Portland’s The Sports Bra is the first bar in the world to exclusively air women’s sports
This month, the world’s first and only sports bar only televising women’s sports opened in Portland, Oregon. For owner Jenny Nguyen, the name was obvious: she called it The Sports Bra.
“We opened Friday, April 1st, the day of Women’s Final Four, which was absolutely bonkers,” said Nguyen. “Like, I knew it was going to be busy but I had no idea just how busy. Then Saturday was a [Portland] Thorns [FC] game and then Sunday was the championship game. So talk about a big grand opening weekend!”
Nguyen is a former chef and lifelong basketball player.
“I like to joke that I put down the milk bottle and picked up a basketball,” said Nguyen.
A few years ago, Nguyen, and a group of her basketball-loving friends, went to a bar to watch the NCAA women’s finals championship game.
“There’s probably over 30 TV screens in this bar and none of the screens had the game on,” said Nguyen. “We’re like, ‘Hey, can you change it to the NCAA finals?’ And [the server’s] like, ‘Of course, no problem.’ It’s kind of off to the side of the bar on a smaller TV. It ended up being this fantastic game; a last second three pointer to win it. And so we kind of went nuts. And then, as we were leaving, I was like, ‘Man, that was such a great game!’ One of my friends was like, ‘Yeah, it would have been better if the sound had been on.’ I realized that we had just gotten so used to watching women’s sports in a limited capacity that I didn’t even notice. So I made this off-hand comment, ‘The only time we’ll be able to watch a women’s game in its full glory is if we have our own place.'”
And now that place exists. The Sports Bra will air whatever women’s sports content it can get its hands on, from the WNBA and soccer to softball, women’s college sports, and even some high school games.
“The majority of girls quit playing sports after they’re 15 to 17 years old,” said Nguyen. “A lot of the reasons why, when they were polled, is because they don’t see a future for themselves in it. When you’re growing up playing sports as a girl and all you’re seeing on TV, professionally or collegiately, is men’s sports… How are you going to think that you can keep doing that?”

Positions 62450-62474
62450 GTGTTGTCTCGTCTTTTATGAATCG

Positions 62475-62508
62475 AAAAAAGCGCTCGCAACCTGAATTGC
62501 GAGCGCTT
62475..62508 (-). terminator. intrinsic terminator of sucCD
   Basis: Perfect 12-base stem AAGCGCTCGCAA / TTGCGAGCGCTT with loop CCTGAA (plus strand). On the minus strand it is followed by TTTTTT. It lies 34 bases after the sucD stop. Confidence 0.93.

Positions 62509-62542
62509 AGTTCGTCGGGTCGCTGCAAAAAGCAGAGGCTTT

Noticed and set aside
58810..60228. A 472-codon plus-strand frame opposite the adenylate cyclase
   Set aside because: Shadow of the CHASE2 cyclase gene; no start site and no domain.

Nguyen says she and her girlfriend have been thinking back to when they were young girls playing basketball.
“What it would have meant to us if our parents took us to a place where we could see women playing sports on TV,” said Nguyen. “Seeing people at the bar and restaurant cheering for women on TV. How impactful that would have been for us as girls. I was like, ‘That’s it, we’re going to make the place all ages.’ It’s important to give that representation and for families to be there, whether it’s boys or girls.”
The themes of community and female empowerment are weaved throughout The Sports Bra. When putting together the menu, Nguyen made a point to seek out female food purveyors, brewers and distillers. And she enlisted a local non-profit called Girls Build to have some tables made.
“They teach these young girls to build, use power tools, to measure, do construction,” said Nguyen. “I think it’s really important that the girls are able to build something and then bring their friends and families to the place and be like, ‘I built this and I am a part of this.’ Girls Build made little plaques for every table that show their name and how to donate. It’s the cycle of community that we’re trying to grow at The Sports Bra.”
Ironically, the only true challenge is finding enough women’s sports content to show on the TVs.
“Statistically, about four percent of all sports that are shown on TV are women’s sports,” said Nguyen. “So that means 96% of all sports shown on television are men’s sports. It’s not that women aren’t playing, it’s that TVs aren’t showing it. And when people think about a sports bar, they think about a place where the TVs are 24/7 sports, whether it’s commentary or replays, interviews. All of those things that are commonplace for men’s sports but are very, very rare for women’s sports.”
Nguyen says there are huge swaths of time where women’s sports aren’t being broadcast on TV.
“I think it’s really powerful to use our platform to show the discrepancies,” Nguyen said. “When you walk into The Sports Bra and, let’s say, half the TVs are turned off. You’re going to ask, ‘Why is that?’ We’re at a women’s sports bar where our main goal is to show women’s sports and we can’t do it because it’s not on. I think that says a lot.”
Nguyen says 51% of female sport spectators are men and The Sports Bra welcomes absolutely everybody.